THE NORTH SIDE
Back in the beginning, St. Louis Park was more a collection of different neighborhoods other than a cohesive community. Each had its own commercial area (or at least a grocery story), went to the neighborhood elementary school and church, and basically didn't interact very much. Each neighborhood also had (and was made possible by) a different means of transportation into Minneapolis.
One of those neighborhoods was called
the North Side, defined as the area north of the Great
Northern Rwy. tracks (now the BNSF). The area was
mostly undeveloped, and before World War II it remained
fairly stable with a small population for 10-15 years.
After the war, of course, the acres of undeveloped land were
quickly filled with housing and all that went with it.
But in the old days, the fields were mostly known for the
number of gravel pits and summer grass fires.
Also see the story of the North
Side peat fire of 1936, written by John Yngve.
Besides the Johnsons, a prominent
family was the Blanchettes. James J. and Winefred
(Winnie) Blanchette lived at 6221 W. 14th Ave. So. This
address now falls into the large tract at 6009 Wayzata Blvd.
From at least 1933 to at least 1958, William was listed in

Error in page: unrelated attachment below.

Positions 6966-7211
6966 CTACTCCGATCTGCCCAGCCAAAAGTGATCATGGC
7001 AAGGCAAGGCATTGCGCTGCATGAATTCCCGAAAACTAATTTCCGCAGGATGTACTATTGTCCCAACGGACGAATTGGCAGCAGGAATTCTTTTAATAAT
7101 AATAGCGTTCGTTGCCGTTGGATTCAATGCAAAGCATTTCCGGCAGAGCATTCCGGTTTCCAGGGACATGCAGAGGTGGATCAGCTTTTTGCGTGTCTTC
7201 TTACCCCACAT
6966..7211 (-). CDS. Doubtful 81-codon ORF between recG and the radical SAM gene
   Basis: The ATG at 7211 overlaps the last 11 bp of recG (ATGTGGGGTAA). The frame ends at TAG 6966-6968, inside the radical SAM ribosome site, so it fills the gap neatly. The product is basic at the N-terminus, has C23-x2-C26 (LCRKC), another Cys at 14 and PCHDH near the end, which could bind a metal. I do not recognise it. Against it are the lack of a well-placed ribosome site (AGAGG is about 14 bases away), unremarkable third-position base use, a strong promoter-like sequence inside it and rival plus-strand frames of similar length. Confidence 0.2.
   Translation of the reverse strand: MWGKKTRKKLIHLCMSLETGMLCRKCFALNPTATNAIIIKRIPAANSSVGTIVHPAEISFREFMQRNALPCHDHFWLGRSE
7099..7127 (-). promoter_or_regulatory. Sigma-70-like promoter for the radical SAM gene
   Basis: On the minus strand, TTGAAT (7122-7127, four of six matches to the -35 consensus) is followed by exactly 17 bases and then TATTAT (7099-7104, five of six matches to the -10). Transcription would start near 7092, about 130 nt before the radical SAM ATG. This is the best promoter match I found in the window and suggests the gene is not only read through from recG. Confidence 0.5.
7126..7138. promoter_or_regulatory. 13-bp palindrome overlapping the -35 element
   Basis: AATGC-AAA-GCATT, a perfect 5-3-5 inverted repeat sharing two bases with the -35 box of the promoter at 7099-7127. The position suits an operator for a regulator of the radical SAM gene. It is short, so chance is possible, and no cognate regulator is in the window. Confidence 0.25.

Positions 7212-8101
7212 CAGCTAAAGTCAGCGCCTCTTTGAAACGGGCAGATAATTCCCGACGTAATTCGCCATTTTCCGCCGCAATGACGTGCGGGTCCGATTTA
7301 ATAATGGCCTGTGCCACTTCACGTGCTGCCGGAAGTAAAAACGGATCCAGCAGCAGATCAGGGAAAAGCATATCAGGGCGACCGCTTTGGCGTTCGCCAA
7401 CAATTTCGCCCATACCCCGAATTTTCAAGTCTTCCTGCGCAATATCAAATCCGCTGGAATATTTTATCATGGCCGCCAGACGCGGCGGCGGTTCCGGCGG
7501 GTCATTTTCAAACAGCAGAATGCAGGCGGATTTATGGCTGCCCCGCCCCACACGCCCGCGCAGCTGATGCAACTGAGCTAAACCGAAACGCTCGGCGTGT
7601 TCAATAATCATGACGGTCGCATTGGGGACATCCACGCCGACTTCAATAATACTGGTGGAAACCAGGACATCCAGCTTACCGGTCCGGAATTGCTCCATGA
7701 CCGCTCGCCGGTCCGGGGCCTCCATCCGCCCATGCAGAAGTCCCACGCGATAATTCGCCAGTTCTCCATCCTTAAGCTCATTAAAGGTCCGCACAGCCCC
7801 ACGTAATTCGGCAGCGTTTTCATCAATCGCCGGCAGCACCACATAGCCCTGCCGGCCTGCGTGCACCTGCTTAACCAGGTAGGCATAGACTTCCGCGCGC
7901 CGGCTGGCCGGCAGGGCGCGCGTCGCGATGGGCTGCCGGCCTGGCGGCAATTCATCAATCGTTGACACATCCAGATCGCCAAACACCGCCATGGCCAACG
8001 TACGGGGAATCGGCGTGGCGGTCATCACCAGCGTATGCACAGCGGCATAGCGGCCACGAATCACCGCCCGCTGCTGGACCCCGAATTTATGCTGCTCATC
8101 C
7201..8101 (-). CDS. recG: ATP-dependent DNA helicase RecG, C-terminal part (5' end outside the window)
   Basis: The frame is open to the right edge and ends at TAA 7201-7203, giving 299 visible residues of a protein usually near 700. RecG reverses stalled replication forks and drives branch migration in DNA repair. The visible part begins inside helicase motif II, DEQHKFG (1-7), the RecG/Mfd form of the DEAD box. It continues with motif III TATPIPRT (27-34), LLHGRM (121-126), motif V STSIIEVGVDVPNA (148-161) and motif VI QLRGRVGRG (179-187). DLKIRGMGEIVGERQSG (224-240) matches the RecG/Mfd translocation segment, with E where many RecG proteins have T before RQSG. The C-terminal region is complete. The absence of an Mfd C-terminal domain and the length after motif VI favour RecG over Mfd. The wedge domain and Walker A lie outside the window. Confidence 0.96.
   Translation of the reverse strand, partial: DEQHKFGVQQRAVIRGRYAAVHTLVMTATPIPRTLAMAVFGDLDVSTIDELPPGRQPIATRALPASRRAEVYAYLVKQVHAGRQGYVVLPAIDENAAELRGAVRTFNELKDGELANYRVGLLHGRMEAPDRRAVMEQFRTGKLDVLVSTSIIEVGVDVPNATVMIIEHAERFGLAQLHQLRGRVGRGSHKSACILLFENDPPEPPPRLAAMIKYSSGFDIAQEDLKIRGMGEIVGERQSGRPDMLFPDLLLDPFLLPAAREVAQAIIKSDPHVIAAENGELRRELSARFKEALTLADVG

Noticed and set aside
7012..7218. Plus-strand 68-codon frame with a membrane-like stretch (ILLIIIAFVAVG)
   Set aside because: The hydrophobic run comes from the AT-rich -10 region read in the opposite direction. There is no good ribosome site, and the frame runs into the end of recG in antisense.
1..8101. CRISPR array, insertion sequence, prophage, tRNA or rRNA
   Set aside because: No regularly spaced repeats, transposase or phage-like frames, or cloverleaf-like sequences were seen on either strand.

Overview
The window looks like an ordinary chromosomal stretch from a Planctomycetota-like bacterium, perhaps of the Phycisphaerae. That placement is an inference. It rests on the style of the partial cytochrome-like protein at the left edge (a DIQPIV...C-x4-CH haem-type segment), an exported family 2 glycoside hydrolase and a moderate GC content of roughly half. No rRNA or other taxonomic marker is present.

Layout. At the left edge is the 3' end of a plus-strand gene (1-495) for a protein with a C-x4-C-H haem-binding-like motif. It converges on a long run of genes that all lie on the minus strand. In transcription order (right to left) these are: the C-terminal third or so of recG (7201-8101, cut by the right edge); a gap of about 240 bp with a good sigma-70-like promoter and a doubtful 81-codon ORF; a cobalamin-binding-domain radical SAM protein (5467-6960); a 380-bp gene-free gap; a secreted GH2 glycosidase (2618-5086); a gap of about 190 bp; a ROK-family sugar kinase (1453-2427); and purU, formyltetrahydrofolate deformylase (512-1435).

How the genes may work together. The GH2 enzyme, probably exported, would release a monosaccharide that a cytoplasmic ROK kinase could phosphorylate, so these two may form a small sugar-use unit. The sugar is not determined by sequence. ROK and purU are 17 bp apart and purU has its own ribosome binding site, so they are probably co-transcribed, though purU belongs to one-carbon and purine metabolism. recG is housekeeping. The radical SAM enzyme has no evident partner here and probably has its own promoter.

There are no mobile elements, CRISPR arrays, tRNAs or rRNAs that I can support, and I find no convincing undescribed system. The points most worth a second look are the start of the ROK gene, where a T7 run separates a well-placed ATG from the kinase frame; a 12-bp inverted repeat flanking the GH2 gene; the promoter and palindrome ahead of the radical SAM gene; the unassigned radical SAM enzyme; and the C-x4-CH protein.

the directory as an "usher" at the Great Northern Railway
Depot, which is now the site of the Federal Reserve Bank.
An usher was kind of like a Red Cap. James and Winnie had no
After World War II, the North Side
exploded with growth - see
Postwar Building Boom and
Jewish Migration to St. Louis Park. One result was
the formation of the Northside Community Club in January
1954. According to a Dispatch article dated
January 28, the club was formed for the purpose of "tieing
into the community for the benefit of all residents."
Temporary chairman was Gordon Middag. The group made
it clear that it was a thoroughly new group, not affiliated
in any way with the Eliot PTA, the old Eliot Improvement
group, nor the Westwood Hills Improvement Association.
This information comes from a variety of sources: newspapers, books, yearbooks, phone directories, interviews, etc. Given the varied sources, we cannot guarantee that all of this information is correct, and welcome any additions and corrections. Please contact us with your contributions and comments.